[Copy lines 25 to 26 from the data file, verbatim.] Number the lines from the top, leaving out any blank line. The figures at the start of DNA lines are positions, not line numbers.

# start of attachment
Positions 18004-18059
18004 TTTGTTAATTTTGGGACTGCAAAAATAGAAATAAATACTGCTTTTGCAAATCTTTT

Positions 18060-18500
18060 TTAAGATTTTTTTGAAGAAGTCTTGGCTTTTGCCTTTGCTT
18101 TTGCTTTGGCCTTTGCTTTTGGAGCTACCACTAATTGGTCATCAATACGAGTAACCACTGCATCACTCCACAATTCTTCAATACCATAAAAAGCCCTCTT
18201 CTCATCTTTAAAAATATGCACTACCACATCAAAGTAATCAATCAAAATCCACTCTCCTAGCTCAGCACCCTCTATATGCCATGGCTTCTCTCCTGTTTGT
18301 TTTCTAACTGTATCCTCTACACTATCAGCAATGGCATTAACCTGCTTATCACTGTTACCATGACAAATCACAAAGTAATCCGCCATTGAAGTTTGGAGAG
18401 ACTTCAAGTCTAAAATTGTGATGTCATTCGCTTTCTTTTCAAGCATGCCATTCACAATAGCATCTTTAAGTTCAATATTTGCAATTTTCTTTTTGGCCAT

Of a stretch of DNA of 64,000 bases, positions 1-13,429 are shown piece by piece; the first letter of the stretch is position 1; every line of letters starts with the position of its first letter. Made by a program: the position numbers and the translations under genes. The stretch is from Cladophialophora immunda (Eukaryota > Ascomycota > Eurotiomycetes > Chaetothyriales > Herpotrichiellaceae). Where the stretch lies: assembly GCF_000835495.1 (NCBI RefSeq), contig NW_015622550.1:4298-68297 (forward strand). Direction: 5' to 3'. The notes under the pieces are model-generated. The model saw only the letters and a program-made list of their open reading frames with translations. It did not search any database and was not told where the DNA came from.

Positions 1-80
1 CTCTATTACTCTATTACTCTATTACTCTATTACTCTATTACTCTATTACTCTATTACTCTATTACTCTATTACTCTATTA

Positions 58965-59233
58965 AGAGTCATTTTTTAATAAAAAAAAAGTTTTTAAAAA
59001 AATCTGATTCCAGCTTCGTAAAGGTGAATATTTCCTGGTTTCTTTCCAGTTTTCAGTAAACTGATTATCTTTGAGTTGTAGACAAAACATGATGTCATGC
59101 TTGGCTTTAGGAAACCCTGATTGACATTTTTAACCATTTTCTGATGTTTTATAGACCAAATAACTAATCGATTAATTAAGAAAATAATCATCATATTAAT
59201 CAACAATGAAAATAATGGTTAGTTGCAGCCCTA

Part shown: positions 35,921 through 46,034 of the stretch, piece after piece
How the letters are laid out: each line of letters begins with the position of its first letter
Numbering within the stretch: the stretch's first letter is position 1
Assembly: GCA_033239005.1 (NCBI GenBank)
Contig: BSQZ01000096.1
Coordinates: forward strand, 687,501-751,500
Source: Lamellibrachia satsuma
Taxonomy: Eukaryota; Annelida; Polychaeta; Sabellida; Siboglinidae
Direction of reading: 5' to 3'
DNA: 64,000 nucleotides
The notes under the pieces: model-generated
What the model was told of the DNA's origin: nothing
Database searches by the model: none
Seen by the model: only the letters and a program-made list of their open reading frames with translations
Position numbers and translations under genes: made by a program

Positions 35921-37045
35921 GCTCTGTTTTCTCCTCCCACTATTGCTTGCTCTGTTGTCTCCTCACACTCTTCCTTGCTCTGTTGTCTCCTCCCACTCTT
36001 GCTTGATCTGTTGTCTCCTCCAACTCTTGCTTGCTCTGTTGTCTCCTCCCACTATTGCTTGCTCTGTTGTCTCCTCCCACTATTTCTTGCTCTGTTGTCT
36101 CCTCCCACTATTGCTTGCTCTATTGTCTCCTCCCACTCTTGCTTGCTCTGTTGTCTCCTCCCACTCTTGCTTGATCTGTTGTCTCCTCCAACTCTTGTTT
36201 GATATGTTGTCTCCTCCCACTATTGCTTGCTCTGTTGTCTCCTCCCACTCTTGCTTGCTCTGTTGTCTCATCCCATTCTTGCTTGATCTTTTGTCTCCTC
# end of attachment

Direction of reading: 5' to 3'
DNA: 64,000 nucleotides